The first black soul to speak is Elson Farwell, who begins by saying, “I did always try, in all my aspects, to hew to elevation; to dispense therewith, into myself, those higher virtues of which, rendered without, one verily may sag, and, dwelling there in one’s misfortune, what avails.” As he speaks, the Barons—whose bodies lie next to Elson’s in the mass grave—urge him to “say it more simple.” Nonetheless, he continues using elevated language to tell his story, explaining that he educated himself whenever he could during his enslavement, always hoping that improving his intellect would “assuage” his unhappiness, though this was never the case. Then, while traveling to the countryside with his master’s family, he fell and couldn’t get up. Eventually, one of the master’s children passed him and promised to send help, but he clearly forgot, leaving Elson languishing on the trail.
Elson Farwell sees intelligence as an inherent virtue, something that can help a person combat his or her own “unhappiness.” Indeed, he hoped while he was alive to improve his life as a slave by “hew[ing] to elevation,” increasing his intelligence in order to attain “higher virtues.” Unfortunately, though, this pursuit did little to help him overcome the harsh reality of his own enslavement, and when his master’s son forgot to send help for him, he was forced to fully recognize that the “higher virtues” he attained by educating himself ultimately meant nothing to his oppressors.
As Elson lay on the trail, he realized that had been “sorely tricked,” and that his master’s family had no respect for him, regardless of his intelligence or impressive vocabulary. As such, he has resolved to take his revenge on them whenever he has fully recovered from his fall. When Elson finishes his tale, Thomas Havens—another former slave—explains that he never felt such anger toward his masters, for he led a rather pleasant life and was even allowed to enjoy moments of free time once or twice a week, assuming his master didn’t need him for something. “I had my moments,” he says. “My free, uninterrupted, discretionary moments. Strange, though: it is the memory of those moments that bothers me most. The thought, specifically, that other men enjoyed whole lifetimes comprised of such moments.”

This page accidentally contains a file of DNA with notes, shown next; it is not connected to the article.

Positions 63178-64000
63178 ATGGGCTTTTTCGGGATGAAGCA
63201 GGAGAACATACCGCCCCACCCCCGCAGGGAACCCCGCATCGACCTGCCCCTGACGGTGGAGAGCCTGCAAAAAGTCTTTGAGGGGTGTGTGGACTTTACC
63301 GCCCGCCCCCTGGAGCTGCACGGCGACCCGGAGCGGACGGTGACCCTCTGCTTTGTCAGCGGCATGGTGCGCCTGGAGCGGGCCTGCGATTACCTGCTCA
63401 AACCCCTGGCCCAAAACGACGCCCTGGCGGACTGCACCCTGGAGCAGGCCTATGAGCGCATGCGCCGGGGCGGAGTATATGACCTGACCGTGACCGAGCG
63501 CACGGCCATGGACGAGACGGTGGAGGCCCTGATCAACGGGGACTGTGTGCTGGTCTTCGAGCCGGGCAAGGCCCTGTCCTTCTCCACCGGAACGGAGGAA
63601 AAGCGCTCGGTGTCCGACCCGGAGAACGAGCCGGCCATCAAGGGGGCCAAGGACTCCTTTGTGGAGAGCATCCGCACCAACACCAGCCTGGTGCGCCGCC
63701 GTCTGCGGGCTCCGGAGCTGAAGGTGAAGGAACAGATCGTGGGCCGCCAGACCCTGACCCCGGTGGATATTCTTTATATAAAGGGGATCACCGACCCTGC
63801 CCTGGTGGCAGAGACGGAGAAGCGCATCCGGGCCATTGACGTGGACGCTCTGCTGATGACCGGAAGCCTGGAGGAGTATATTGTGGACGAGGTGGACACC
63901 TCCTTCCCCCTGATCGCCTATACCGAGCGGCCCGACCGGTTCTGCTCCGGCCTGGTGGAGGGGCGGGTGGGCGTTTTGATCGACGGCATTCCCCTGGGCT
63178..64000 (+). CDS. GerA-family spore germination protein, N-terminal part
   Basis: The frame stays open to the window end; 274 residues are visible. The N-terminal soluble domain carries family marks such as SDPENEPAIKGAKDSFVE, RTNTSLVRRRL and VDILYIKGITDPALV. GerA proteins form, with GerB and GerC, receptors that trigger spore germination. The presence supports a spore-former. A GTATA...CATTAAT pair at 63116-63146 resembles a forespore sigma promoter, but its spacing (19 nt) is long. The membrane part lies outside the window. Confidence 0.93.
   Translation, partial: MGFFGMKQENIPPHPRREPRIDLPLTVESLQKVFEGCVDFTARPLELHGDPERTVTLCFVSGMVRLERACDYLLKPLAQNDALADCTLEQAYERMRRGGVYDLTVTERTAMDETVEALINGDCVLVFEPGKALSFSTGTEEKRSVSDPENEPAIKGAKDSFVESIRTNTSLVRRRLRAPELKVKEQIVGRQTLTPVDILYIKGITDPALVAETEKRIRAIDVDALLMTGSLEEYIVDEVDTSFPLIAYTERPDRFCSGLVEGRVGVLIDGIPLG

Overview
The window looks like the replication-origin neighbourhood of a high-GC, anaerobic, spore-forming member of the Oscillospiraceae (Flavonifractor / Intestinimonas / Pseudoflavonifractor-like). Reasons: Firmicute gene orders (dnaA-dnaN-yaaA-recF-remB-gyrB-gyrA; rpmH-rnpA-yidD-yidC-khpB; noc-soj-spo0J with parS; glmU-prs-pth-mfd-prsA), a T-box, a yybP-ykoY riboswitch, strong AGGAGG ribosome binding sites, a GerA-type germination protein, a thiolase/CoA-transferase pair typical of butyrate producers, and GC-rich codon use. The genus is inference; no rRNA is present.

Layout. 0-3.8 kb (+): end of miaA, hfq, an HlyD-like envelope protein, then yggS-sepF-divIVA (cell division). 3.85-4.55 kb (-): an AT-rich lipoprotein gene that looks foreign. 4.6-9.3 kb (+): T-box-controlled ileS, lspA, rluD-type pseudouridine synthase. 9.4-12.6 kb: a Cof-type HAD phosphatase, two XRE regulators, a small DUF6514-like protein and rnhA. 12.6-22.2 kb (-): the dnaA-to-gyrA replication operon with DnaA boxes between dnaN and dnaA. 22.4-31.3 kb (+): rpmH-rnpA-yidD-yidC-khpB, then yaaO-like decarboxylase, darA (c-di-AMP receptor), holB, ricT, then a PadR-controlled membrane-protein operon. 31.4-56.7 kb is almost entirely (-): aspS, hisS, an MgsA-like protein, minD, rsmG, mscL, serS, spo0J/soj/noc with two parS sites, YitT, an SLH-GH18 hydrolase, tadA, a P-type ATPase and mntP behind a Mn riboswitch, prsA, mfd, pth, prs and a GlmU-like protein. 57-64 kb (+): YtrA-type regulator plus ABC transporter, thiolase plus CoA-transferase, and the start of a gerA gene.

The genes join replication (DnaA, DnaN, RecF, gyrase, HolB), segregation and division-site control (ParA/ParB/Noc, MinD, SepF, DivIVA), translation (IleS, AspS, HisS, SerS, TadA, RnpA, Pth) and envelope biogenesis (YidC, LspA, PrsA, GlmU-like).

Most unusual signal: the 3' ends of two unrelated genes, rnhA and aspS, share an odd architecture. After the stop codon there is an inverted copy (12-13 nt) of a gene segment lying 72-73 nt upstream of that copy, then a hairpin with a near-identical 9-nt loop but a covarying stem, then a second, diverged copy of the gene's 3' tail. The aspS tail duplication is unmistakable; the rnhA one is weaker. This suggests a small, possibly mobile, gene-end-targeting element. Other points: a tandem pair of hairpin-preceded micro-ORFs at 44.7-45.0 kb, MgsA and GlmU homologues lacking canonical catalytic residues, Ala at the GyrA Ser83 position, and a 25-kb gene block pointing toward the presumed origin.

When Thomas Havens admits that his “moments” of “free” time only made his existence as a slave even more unbearable, he shows that people often don’t realize their own unhappiness until they’ve had an opportunity to reflect upon the ways their lives haven’t amounted to what they might have otherwise hoped. In turn, Saunders suggests that many of these former slaves exist in the Bardo because they’ve been denied the lives they deserved as humans. Indeed, they recognize that they never got to live unencumbered by racism and bigotry, and they now want to correct that, unwilling to die before they’ve experienced freedom.
Next, Litzie Wright steps forward with Mrs. Francis Hodge, who tells Litzie’s story, since Litzie can’t speak. Mrs. Francis Hodge explains that Litzie endured a lifetime of rape at the hands of her masters, forced to submit to horrific acts. As she describes these tragedies, Lieutenant Cecil Stone pushes his way through yelling, “Back, SHARDS, get ye back!” With the help of several “burly white men,” he clears “the black supplicants away from the white stone home.” In response, Thomas Havens says, “Ah. Here, as there?” Ignoring this, Lieutenant Stone and his cronies push the crowd of black souls against the “dreaded iron fence,” but the black souls are uninfluenced by the fence’s “noxious effect.” Unable to push them further, Stone and his group plant themselves in a standoff with the black souls.
Thomas Havens’ statement, “Here, as there?” emphasizes the extent to which many of the Bardo-dwellers have taken racist narratives into this transitional realm. As previously mentioned, all of the souls in the Bardo are in the same existential circumstances, but this doesn’t stop people like Lieutenant Stone from propagating narratives of division and superiority. In this way, the Bardo reflects the United States during the Civil War, as the black souls push back against Stone’s racist henchmen, standing their ground and fighting for equality in the same way that many black soldiers fought for the Union.